ACA exposes Ash Samadi allegedly owing nearly $1 million on Surry Hills project

ACA exposes Ash Samadi allegedly owing nearly $1 million on Surry Hills project
ACA exposes Ash Samadi allegedly owing nearly $1 million on Surry Hills project

The car racing property developer, Ash Samadi allegedly owes 19 tradies and businesses more than $900,000 from work on his Surry Hills residential/hotel project, Botanik.

Samadi, who races a $680,000 Audi, was exposed on last night's A Current Affair, who spotted him coming out of Bunnings Clovelly wheeling a wheel barrow needed for one of his latest projects.

Builders, carpenters, electricians, and pavers are among those who say Samadi owes them collectively a $911,200 at Surry Hills.

The liquidator's report advises that the company advised there were cost overruns on the project, "with a former director making unauthorised approval of a number of contract variations who had ignored the protocol of pre-seeking the consent to cover overruns from the Samadi Immobilier Trust."

Ash Samadi was described by the liquidator as a "shadow or de facto director."

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Confronted by A Current Affair, Samadi said the alleged complaints would have to be settled in court.

Rather than head off in his Mecedes Jeep, he alighted a bus towards the Junction, albeit without an Opal card.

One business did take on the Samadi Trust in court and won a judgement for $29,000, however, the Immobillier company where Samadi was a former director has been placed into liquidation and the money owed never paid.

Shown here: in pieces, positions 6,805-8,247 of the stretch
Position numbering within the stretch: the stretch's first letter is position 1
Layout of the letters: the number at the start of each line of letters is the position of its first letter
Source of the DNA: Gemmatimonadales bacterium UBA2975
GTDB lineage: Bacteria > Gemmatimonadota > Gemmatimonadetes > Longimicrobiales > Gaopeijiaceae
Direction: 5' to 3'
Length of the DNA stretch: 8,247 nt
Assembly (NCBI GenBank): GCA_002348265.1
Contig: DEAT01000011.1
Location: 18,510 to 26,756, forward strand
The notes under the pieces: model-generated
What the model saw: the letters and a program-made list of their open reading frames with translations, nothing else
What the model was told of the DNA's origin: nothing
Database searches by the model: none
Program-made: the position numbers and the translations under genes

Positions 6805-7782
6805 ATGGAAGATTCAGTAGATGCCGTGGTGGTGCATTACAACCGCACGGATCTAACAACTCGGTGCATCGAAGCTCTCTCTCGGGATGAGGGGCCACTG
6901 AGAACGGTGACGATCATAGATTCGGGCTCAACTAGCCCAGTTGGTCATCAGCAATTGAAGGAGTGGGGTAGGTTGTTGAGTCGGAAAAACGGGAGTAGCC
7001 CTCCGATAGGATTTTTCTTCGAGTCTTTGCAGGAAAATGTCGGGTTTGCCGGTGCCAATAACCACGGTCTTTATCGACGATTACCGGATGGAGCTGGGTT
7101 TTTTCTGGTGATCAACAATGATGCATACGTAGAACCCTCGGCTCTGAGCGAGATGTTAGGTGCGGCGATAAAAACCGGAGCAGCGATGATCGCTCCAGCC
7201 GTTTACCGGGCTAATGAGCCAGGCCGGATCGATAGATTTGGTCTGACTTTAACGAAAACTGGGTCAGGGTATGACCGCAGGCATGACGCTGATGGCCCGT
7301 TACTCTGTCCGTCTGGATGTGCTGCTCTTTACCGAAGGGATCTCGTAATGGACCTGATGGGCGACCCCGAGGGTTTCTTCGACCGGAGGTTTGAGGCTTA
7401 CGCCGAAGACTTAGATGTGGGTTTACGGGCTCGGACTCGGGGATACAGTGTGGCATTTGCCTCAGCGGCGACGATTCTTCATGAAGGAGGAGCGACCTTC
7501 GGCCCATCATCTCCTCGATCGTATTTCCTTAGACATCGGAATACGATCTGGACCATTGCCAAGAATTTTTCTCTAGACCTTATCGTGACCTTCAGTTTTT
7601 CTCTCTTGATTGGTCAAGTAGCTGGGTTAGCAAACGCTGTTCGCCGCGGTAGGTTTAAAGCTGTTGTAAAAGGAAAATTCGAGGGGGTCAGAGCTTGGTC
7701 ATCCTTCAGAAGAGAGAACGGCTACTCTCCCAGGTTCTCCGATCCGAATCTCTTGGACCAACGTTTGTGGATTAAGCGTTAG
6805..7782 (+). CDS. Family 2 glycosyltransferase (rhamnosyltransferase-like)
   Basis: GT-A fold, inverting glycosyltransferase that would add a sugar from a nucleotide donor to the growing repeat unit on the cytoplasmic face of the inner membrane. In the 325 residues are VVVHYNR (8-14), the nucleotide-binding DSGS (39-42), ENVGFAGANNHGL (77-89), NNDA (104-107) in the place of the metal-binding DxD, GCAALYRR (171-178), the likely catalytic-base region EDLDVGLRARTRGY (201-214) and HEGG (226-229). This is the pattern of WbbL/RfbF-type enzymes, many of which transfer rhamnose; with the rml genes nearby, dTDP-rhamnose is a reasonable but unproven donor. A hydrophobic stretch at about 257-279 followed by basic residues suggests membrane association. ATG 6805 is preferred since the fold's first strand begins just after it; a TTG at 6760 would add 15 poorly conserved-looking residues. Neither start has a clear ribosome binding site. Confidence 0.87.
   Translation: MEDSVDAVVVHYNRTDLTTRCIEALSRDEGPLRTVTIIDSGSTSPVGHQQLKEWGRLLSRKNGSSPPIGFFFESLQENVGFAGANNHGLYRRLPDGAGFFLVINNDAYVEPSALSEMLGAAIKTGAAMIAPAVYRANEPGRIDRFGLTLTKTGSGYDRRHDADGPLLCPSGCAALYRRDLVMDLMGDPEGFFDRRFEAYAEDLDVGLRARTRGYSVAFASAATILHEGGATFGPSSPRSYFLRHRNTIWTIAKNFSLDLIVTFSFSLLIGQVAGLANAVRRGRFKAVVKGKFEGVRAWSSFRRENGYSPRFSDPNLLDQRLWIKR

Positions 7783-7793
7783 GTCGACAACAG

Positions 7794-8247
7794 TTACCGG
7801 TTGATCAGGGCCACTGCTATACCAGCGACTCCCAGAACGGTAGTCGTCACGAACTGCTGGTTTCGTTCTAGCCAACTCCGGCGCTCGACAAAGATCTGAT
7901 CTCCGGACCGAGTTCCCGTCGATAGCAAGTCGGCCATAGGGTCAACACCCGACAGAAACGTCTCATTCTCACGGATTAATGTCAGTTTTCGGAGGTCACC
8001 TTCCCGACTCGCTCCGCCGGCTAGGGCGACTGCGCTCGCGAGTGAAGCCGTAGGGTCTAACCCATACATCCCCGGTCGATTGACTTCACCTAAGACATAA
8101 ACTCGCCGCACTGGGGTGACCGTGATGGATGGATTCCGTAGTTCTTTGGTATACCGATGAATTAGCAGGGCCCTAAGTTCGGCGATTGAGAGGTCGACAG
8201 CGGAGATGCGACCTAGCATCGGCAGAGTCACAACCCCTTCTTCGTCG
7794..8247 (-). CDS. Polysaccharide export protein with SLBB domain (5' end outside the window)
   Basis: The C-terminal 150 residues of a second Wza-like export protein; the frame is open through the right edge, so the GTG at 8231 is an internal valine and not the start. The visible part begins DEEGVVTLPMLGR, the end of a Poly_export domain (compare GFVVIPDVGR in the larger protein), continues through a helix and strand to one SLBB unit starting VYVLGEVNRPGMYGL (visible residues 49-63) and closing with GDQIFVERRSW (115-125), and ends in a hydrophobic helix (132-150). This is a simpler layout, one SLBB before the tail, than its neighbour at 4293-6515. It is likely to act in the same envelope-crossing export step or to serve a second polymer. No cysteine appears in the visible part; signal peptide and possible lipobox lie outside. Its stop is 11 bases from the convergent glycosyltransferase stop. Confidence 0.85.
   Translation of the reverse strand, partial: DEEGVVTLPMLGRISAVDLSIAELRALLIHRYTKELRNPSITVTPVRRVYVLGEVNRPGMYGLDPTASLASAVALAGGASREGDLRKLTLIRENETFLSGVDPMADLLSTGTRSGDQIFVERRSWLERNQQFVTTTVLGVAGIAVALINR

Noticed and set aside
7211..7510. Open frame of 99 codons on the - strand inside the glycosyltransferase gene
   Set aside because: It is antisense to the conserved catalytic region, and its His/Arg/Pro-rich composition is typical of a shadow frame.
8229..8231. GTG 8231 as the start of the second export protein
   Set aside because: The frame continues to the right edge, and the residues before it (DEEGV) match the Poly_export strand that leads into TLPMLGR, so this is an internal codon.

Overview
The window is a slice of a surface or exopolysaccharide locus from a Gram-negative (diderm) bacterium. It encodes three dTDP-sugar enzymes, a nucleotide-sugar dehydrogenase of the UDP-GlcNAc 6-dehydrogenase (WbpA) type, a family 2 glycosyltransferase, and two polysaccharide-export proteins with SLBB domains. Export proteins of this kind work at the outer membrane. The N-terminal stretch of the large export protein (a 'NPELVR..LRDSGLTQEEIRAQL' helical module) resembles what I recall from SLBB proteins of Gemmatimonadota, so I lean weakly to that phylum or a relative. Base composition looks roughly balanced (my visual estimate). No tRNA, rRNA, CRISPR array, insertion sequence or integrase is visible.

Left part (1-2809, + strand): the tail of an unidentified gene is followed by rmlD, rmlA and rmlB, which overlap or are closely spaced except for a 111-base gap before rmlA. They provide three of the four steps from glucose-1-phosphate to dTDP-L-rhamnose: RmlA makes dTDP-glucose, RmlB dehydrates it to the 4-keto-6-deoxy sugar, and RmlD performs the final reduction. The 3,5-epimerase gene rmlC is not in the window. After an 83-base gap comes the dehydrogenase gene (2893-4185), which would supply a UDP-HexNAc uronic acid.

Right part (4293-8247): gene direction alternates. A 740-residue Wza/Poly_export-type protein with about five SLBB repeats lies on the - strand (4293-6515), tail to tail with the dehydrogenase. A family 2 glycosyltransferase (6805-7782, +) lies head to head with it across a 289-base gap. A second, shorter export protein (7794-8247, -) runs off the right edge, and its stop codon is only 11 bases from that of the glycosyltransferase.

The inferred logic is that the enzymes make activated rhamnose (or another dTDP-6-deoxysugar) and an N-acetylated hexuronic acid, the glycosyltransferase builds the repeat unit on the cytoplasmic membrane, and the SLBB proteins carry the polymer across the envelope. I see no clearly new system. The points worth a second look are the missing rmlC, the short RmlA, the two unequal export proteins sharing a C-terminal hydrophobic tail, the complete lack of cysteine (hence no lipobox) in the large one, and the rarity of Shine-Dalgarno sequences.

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The Samadi Group have four projects in Surry Hills, three next door to each other on Elizabeth Street, and the other nearby on Foveaux Street.

Samadi lives in a $16.5 million home in Sydney's Point Piper, which was briefly listed for sale last year. It was passed in at $16.5 million. It was bought in his mother's name.

The Samadi Immobilier company has made loans to Samadi, with a loan from his mother totalling just over $5.55 million. 

There is accordingly $5.95 million owing to creditors arising from the liquidation of the Samadi group.

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The liquidator noted the complex arrangements, suggesting that as far as he was aware, there is no formal contract between the company and the owners of the Surry Hill development properties.

"Despite this the company may have a 'quantum meruit' claim against those entities. Quantum meruit is an action for payment of the reasonable value of services performed where there is no formal contract," liquidator Gavin Morton at Morton's Solvency Accountants told creditors.

Established in 1988, the Samadi group was formed as a small family business. 

Designed by Brenchley Architects and Quattro Interiors, the Botanik building was listed last year for sale through Miron Solomons, Gus Moors and Matt Pontey of Colliers International with a price guide of over $25 million.

Last year the SMH reported Apartment Hotels had signed a 10-year lease in the new development at 533-535 Elizabeth Street, Surry Hills.

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It comprised 22 high-end apartments comprising a mix of one-, two- and three-bedroom apartments and two ground-floor retail tenancies and a rooftop terrace area with 15-metre pool and other facilities.

The operators have also committed to spending a further $1.7 million on furniture and fit out in the newly developed building, the newspaper reported.

It is next to the apartment block where the Samadi Trust cancelled its off the plan sales to prior buyers. 

Some of the apartments are currently for sale through BresicWhitney.


Surry Hills Liquidation


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